Updated: Jul 5, 2022
4 questions for your VBAC doctor
One of the most important decisions you’ll make during your pregnancy is choosing your care provider. This single decision will have a huge influence on your birth experience, especially when choosing Vaginal Birth After Cesarean (VBAC). When you get pregnant choosing your care provider will be one of the first decisions you make. Most women will just call their regular well-woman care provider and start there. The problem with this approach is that a provider who may be amazing when you aren’t pregnant might not vibe with your goals and values during pregnancy.
This is especially true for women planning a VBAC. With my first born’s pregnancy, I was seeing an OB/GYN practice that was steeped very strongly in the medical model. They were extremely skilled providers who were well known for helping women with complex gynecological issues and even saving lives during complicated births. However, half way through my pregnancy I realized I didn’t vibe with them and we were not a good fit. In the third trimester I decided to switch to the other practice in town. Now it was a small town so there were only two pregnancy care practices. When I ended up with a cesarean anyway I was devastated, but there was a DISTINCT difference between these two practices… The original practice was anti-VBAC. They did not support VBAC at all and would not “allow” their clients to choose TOLAC (trial of labor after cesarean).
However, the new practice I was at, that had a huge midwifery model influence, was the absolute opposite. My OB, who was a VBAC Mama herself, started talking about VBAC options before ever even cutting me open. I knew that when the time came, I’d be returning to that practice, and I did. At that time the VBAC rate in South Carolina was around 8%, which tells you how difficult it was for women state-wide to find VBAC supportive care.
Your provider and their approach toward VBAC will be one of the most influential factors of achieving your goals. Without the unwavering support of your care team, your VBAC can become much more difficult to achieve. There are a lot of questions that are important to ask your healthcare provider when planning a VBAC, but these are 4 questions that are a great place to start, in my opinion.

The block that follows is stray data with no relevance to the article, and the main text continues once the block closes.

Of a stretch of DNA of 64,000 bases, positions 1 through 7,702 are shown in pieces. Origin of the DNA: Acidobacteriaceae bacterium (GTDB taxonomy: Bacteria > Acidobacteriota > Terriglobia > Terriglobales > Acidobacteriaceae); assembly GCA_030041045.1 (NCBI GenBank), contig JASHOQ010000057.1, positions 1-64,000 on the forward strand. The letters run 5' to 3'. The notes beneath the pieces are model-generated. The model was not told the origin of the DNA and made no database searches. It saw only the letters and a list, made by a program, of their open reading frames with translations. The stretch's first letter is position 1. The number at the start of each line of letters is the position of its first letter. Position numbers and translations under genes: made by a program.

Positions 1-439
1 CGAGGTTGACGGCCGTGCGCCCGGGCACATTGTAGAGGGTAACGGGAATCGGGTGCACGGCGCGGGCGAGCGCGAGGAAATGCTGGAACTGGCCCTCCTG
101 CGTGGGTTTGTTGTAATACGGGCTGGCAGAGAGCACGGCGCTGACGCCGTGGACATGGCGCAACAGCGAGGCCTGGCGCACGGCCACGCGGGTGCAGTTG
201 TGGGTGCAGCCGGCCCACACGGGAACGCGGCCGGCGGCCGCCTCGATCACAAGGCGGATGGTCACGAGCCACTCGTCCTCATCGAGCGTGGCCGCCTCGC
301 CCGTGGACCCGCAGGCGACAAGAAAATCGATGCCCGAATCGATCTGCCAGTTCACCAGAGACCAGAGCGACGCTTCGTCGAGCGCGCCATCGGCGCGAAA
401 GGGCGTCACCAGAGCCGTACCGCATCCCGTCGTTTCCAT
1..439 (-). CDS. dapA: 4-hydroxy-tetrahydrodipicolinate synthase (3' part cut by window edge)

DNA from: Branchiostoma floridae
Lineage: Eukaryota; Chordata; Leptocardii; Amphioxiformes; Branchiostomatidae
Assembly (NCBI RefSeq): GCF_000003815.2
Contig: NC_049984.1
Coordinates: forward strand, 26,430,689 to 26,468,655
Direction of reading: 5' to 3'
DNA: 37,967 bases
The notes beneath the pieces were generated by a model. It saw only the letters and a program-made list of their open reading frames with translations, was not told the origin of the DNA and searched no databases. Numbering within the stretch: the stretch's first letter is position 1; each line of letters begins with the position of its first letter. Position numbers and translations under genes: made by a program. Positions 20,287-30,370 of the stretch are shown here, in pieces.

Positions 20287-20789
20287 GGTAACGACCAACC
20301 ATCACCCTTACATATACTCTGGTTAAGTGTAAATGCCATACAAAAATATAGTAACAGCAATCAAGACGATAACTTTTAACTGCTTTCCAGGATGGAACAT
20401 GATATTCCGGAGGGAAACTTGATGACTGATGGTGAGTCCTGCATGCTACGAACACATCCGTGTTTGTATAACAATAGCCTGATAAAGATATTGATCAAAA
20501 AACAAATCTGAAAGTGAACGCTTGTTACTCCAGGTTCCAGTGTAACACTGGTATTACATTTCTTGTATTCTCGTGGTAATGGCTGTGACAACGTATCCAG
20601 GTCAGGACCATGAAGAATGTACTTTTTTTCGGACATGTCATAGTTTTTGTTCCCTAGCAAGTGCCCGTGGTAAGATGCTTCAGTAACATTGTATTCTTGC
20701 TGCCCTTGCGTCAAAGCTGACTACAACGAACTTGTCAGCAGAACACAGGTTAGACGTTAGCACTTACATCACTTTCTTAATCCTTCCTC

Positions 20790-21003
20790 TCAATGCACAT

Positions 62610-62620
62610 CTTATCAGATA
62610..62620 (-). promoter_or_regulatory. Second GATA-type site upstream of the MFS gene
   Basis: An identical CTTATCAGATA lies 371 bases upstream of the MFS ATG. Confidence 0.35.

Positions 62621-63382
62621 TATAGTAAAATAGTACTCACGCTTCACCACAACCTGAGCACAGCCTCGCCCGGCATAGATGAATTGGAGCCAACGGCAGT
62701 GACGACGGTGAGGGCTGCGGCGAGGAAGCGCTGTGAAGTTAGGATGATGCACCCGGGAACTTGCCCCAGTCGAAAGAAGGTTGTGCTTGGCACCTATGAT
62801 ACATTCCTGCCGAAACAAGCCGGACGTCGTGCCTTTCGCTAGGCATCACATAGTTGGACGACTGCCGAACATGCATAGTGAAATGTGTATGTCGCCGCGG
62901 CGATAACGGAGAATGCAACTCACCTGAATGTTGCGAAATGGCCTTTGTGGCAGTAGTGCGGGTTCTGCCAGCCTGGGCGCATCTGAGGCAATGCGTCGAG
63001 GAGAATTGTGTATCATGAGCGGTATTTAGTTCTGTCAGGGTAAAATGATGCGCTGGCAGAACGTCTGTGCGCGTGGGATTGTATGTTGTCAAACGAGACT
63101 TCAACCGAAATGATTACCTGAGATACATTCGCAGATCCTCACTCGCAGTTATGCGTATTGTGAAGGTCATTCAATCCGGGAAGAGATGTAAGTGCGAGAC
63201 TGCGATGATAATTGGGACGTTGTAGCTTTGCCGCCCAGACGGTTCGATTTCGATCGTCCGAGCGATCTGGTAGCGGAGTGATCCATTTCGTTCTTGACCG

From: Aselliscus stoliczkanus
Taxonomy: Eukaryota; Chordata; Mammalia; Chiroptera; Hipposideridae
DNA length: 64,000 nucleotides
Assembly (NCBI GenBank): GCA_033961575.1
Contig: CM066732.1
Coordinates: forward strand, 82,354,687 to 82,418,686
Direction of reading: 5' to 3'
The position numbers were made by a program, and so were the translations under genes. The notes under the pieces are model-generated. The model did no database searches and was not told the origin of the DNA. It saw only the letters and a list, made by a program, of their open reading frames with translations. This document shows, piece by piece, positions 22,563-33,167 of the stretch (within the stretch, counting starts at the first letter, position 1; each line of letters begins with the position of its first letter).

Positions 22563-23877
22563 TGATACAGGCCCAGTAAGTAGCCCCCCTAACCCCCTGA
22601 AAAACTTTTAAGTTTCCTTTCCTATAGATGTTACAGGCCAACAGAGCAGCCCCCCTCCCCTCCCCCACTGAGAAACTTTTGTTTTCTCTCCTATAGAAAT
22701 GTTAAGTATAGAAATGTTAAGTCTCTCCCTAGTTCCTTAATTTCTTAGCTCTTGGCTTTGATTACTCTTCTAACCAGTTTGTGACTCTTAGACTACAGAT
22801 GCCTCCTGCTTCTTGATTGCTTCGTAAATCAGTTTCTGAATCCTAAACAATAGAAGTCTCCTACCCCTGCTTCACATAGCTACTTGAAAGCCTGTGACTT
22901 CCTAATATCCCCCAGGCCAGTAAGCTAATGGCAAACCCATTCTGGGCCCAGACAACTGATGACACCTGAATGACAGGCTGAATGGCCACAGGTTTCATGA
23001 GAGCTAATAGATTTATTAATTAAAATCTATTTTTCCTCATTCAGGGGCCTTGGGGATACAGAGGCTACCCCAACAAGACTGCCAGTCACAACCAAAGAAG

What is your primary cesarean rate? Why do you think that is?
The World Health Organization estimates that cesarean rates should be around 10-15% on a population level, but in the United States the primary (first time) cesarean rate is around 25% with the overall cesarean rate around 30%. Understanding your doctor’s approach to cesareans and understanding/respect for physiological birth is crucial.
Their cesarea rate alone, however, is not necessarily indicative of their birth philosophy. Doctors who work with a higher risk population would reasonably have higher cesarean rates. Understanding why their cesarean rates are high or low is even more important than the rate itself.
What is your VBAC philosophy?
Does your provider truly support VBAC, or do they only support it in very specific circumstances? Having a lot of “buts” or “only ifs” around their VBAC policies can be a huge red flag.
What is your policy on inducing TOLAC birth?
Ask your provider what options they have for inducing VBACs early on, even if you have no desire to be induced. This question is crucial because the answer will tell you how up to date your provider is on modern guidelines. The truth is, a blanket ban on VBAC induction is not evidence based or supported by ACOG (American College of Obstetrician and Gynecologists). Blanket policies that gate keep options and don’t individualize care limit your capacity for true informed consent and are usually a red flag.
How will you feel if I disagree with your recommendations or make a decision opposite of your preference?
This question is not super technical, but your provider’s response will tell you a lot about how much they respect you and how they feel about true informed consent. The answer to this question should be able to tell you if your provider views you as an equal teammate or a subordinate.
Walking into birth confidently is such an important part of having a positive birth experience, especially when you're planning a VBAC. You must strengthen your Three Pillars of Confidence, to improve your birth experience, even creating a healing birth.
The second Pillar of Confidnece in Birth is Self Advocacy. This includes communicating with your provider to make sure they are truly supportive of your birth goals. This list of questions is just a starting point for learning more about how well your provider will be able to support your VBAC goals. VBAC With Confidence, my in-depth VBAC course for pregnant mothers, goes even deeper into what to look for in a provider when planning your VBAC.
Get instant access to this Free VBAC Class now to take the first steps toward a better VBAC experience.
Jaimie Zaki is a mother of 4, doula, IBCLC, VBAC mama, and birth photographer. Jaimie helps women birth and breastfeed with confidence by offering prenatal support, labor support, and postpartum support both in person in Wichita Falls, Texas and virtually. If you would like to connect with Jaimie, email email@example.com.
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